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David McElrea




Location: Canada
Joined: 26 Nov 2003

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PostPosted: Wed 24 Nov, 2004 5:14 pm    Post subject: Oakeshott Mystery Sword?         Reply with quote

Hi all,

I'm hoping someone will be able to help me identify a sword that is shown at the very end of Oakeshott's "Records of the Medieval Sword". The sword can be seen on the left hand side of page 302, (next to the "King Edward III sword" in plate 22 under the heading "Photographs of the King Edward III Sword"). I've looked for the sword in question within the main body of the book, but haven't found it (Hopefully I didn't just skim past it somehow).

This is one of those that I would really love to see recreated....

Here are some pics for those who might not have the book.

Thanks,

David



 Attachment: 17.76 KB
Picture 002.jpg
The one on the left-- note the beautiful hollowground blade.

 Attachment: 29.13 KB
Picture 008.jpg
A closeup of the hilt.
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Nathan Robinson
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PostPosted: Wed 24 Nov, 2004 5:18 pm    Post subject:         Reply with quote

Hi David:

That sword is also in our Photo Albums:
:

The only thing I know about it is that it's presumed to be a Victorian reproduction. I also read, and I can't remember where at this point, that it was sold in auction, represented as real, and sits in a private collection somewhere.

Who knows more?

It, and the other sword in that photo, are pretty good looking to me.

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David McElrea




Location: Canada
Joined: 26 Nov 2003

Spotlight topics: 1
Posts: 438

PostPosted: Wed 24 Nov, 2004 5:33 pm    Post subject:         Reply with quote

Thanks for the info Nathan-- and for posting a much better photo Happy

Shame it's likely Victorian-- even so, I'll tip my hat to whoever commissioned it originally Wink

David
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Patrick Kelly




Location: Wichita, Kansas
Joined: 17 Aug 2003
Reading list: 42 books

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PostPosted: Wed 24 Nov, 2004 5:50 pm    Post subject:         Reply with quote

All of the pieces in that photo were once in the possession of dealer and noted counterfeiter Louis Marcy. Since they were in Marcy's possession they were assumed to be fakes for many years. Only the the sword attributed to Edward III and the dagger on the right have been "proven" to be genuine. The sword on the right has been shown to be a forgery by the blade museum in Solingen. The whereabouts and provence of the very attractive sword on the left are unknown.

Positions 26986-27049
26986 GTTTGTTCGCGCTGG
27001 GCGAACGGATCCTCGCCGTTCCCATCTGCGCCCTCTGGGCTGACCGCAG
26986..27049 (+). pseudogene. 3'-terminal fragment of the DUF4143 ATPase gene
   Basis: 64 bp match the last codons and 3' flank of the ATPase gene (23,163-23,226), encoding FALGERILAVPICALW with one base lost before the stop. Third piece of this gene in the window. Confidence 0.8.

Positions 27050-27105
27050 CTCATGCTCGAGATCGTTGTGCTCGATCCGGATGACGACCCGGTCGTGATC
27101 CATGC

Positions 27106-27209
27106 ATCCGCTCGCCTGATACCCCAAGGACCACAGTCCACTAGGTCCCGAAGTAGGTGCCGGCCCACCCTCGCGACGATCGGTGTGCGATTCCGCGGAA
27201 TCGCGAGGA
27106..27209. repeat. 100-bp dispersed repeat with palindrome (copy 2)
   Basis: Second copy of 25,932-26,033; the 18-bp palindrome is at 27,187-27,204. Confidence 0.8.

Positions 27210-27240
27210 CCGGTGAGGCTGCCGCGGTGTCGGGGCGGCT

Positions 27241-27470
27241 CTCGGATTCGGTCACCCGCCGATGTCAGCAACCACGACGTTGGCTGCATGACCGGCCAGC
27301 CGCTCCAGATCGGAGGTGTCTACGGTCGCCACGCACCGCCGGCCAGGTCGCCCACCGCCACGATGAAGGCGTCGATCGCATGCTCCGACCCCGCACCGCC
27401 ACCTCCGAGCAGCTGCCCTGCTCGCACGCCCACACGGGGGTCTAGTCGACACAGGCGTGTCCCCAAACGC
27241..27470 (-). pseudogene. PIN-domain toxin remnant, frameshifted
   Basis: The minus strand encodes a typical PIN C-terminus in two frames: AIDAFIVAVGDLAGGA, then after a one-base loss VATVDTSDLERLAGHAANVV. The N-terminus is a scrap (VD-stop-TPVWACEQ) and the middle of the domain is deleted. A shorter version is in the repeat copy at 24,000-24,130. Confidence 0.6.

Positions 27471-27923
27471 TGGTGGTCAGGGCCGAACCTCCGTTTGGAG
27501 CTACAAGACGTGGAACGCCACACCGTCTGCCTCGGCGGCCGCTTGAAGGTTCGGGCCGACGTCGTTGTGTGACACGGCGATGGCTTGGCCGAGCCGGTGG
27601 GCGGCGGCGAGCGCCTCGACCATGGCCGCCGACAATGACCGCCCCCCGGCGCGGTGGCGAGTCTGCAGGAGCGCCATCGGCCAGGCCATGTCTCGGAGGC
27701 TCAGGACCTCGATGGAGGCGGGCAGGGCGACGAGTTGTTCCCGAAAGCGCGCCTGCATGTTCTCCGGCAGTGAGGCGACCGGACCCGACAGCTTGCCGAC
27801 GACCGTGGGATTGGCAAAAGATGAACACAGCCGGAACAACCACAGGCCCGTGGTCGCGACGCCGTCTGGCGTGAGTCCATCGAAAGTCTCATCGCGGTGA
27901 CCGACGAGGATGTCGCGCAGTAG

"In valor there is hope.".................. Tacitus
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Craig Johnson
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Location: Minneapolis, MN, USA
Joined: 18 Aug 2003
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PostPosted: Wed 24 Nov, 2004 7:25 pm    Post subject: Marcy         Reply with quote

Patrick has the info as I am aware of it. Marcy is one of those fellows who makes life hard for the enthusiast and scholar of today. He schlocked some pretty nasty stuff, salted with some genuine pieces of high quality, good tactic on his part. The French dealers of his day where moving quite a bit of stuff and some was coming right out of the great collections back door and the rest was made by some fairly talented craftsmen who had certainly the skills to match much of the originals ornamentation. One of the areas they were weak on or did not pay attention to, more likely, was the feel of the items. Thus we have some very tricky detective work to do sorting out the particulars of any piece that has passed through these dealers hands. My guess is many of the western collections of note today have a piece or two that crossed their door steps and make the curators nervous.

The joys of modern Arms and Armor scholarship Happy

Best
Craig
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